Reflecting on Sympathy in Israel & Palestine
On Ramadan, it is especially important to sympathize with one another as we build community and friendship. I’m thinking of a moment where I struggled but learned to find sympathy. I spent the past year in Israel, in my first year of study to become a Rabbi. One day, I went with a couple friends to Hosh Jasmin, a Palestinian owned meditation center and restaurant near Beit Jala. I was in awe with its beauty and character. I met a young Palestinian man named Bashar who and invited me and a few others on a hike. We stopped to make tea along the way. Bashar told me that he has the key to his grandmother’s home, which was taken from his family during the war in 1948 when the Jewish state was created, and he wishes his family could return. Present day Israel does not feel like home to him, as it’s somewhere that rejects him. He longs to have place he can live amongst people of all cultures, including Jews.
I thought of Belarus where my family was persecuted with pogroms at the turn of the century. Unlike Palestine for Bashar, it is not a place my family wants to return. Instead, Israel is one of my homes and the home of the Jewish people, I explained. I stubbornly highlighted the points that made it difficult for me to sympathize.
We discussed the children, those with no choice but to be born into the conflict, whether they are Jewish Israelis or Palestinian Refugees. Bashar and I both care about those who are struggling, and especially about youth. I thought about Bashar’s story of his grandparents being forced to leave their homes as children. “How would anyone get the Israelis to leave without violence or force?” I asked, “what if the children didn’t want to leave?” Bashar thought for a moment. He said, “Probably, I would bring a giant boom box and play really loud music outside the house. Then they would leave and everyone would dance together”. I laughed at the thought of it. I wish everyone could get along simply through dancing together and rejoicing in peace.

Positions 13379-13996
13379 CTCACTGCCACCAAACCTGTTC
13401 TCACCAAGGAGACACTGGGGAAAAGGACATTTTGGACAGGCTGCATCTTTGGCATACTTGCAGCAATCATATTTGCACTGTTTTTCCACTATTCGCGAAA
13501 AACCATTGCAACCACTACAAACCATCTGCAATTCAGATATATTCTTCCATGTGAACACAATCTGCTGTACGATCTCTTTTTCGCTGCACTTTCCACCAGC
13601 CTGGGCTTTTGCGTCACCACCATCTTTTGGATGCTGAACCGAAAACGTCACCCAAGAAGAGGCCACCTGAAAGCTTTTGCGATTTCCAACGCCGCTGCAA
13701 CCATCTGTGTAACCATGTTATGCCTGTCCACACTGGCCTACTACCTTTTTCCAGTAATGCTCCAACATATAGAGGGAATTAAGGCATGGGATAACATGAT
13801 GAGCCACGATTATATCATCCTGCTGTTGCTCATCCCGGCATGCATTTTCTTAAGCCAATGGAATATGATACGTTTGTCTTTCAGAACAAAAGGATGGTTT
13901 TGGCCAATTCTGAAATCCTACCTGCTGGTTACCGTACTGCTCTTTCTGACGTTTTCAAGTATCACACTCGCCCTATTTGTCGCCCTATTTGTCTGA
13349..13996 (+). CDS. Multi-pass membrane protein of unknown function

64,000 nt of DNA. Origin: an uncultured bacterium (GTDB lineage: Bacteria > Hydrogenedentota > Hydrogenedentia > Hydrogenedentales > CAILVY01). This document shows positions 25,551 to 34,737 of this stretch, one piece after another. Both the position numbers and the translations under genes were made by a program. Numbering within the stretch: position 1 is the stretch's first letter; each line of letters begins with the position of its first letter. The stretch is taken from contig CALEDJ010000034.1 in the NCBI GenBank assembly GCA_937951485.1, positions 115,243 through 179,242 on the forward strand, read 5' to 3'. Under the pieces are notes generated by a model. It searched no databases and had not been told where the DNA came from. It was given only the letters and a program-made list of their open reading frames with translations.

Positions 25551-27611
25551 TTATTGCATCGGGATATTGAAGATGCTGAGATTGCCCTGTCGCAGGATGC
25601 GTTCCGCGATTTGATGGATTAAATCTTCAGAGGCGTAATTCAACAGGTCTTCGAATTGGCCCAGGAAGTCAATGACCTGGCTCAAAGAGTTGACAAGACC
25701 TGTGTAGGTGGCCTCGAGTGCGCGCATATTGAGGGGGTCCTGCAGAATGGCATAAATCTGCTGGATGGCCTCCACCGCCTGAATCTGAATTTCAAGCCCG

The idea of coming together is central to Ramadan. On this month, people gather with family, friends, and strangers, to share meals together and break the fast each night. It is in these moments where finding sympathy is important, where we can find more about what we have in common as well as what we don’t, within in a broken world.
As a Jew thinking about this Ramadan, I sympathize with Palestinians, many of whom are observing this holiday, who want to return to the Palestine that was once their home, and who don’t feel free. I sympathize personally with our Jewish people who want Israel to remain a Jewish homeland, with its unique Jewish history, culture, refuge, holidays, and community. I sympathize with youth who struggle and who grow up with war and fear of the other. As is being done with communities around the world, I hope that through meeting one another and sharing community and friendship, through this Ramadan and throughout the year, that we all are able to sympathize, give, and improve our world, with and for one another, from generation to generation.
Leah Nussbaum’s reflection comes to the Parliament of the World’s Religions as part of the 2017 Interfaith Ramadan series, empowering interfaith allies, Muslim and those of other spiritual and religious backgrounds from around the world, to share their stories of service, community and gratitude during the month of Ramadan. Please contact the Parliament at info@ParliamentOfReligions.org, or tag us at #RamadanPoWR to share your own story.